The material is excellent: Philippa was adopted as a child. She has now turned 18 and can claim her original birth certificate - and seek out her natural mother. Philippa has grown up in the comfortable home of a celebrated academic, she is breezing through her A levels with distinction, a place at Oxford awaits her. All is secure. Until the birth certificate arrives and she makes a shocking discovery whose consequences provide the rest of the story.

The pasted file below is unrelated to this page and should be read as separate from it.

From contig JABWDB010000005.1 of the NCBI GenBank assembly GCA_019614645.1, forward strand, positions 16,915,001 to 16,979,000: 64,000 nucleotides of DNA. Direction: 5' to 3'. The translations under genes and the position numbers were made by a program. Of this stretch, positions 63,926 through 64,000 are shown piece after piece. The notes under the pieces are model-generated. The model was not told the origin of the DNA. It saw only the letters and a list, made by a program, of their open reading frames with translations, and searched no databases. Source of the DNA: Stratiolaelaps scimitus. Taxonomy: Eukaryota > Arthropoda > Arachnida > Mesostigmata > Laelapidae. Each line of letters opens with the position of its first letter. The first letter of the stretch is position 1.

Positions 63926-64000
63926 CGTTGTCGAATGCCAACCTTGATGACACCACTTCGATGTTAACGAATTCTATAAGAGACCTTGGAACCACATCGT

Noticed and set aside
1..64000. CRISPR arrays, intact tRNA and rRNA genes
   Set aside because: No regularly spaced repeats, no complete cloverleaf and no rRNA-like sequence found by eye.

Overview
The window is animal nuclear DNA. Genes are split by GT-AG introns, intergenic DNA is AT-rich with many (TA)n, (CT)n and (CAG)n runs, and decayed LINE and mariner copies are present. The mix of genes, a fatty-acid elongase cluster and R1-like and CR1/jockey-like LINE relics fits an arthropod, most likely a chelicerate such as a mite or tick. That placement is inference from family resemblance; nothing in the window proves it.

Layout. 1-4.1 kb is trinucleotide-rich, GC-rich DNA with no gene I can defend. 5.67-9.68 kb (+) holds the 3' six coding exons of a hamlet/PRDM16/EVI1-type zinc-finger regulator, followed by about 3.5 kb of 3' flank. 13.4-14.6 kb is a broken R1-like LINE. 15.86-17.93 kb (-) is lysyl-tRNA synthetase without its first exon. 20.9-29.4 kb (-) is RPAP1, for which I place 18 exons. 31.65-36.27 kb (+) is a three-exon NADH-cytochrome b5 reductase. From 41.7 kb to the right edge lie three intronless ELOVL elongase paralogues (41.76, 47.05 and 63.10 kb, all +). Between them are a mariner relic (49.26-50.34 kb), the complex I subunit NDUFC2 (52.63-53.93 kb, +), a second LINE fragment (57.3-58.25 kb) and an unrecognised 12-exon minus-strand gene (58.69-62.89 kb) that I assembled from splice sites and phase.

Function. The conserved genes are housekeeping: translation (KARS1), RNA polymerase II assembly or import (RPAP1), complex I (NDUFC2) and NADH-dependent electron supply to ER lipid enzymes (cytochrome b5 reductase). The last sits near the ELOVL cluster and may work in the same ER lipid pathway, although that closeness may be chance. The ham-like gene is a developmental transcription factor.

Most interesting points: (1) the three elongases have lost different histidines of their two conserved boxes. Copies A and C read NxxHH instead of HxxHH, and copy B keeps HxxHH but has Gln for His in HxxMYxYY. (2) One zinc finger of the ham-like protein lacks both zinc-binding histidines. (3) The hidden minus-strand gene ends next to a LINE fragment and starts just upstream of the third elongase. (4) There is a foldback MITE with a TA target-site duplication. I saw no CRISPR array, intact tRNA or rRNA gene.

Good stuff. You really feel for such a heroine, don't you? Well no, not this heroine, that's the trouble. In order to maximize the impact of the forthcoming revelations, the author has drawn Philippa as a cold and frighteningly superior young woman. And unfortunately she has succeeded in this only too well. Philippa is simply insufferable, and however much fortune rocks her stable surroundings she never loses that cold glitter of intellectual disdain. The other major character is Maurice, her adoptive father the academic, and he isn't much better either. When his first wife died Maurice married Hilda who, to please him, has become a fabulous cook, hostess and homemaker. But poor Hilda is uneducated and deplorably lower middle-class, so both Maurice & Philippa treat her with a kind of well-bred contempt. "We both wish we could love Hilda" Maurice says. Well yes, so did I, Maurice. And perhaps that is all it would have taken to redeem this book: a little less sneering and a tad more affection. A touch of ordinary, unexceptional, uncelebrated, non-class-conscious human feeling.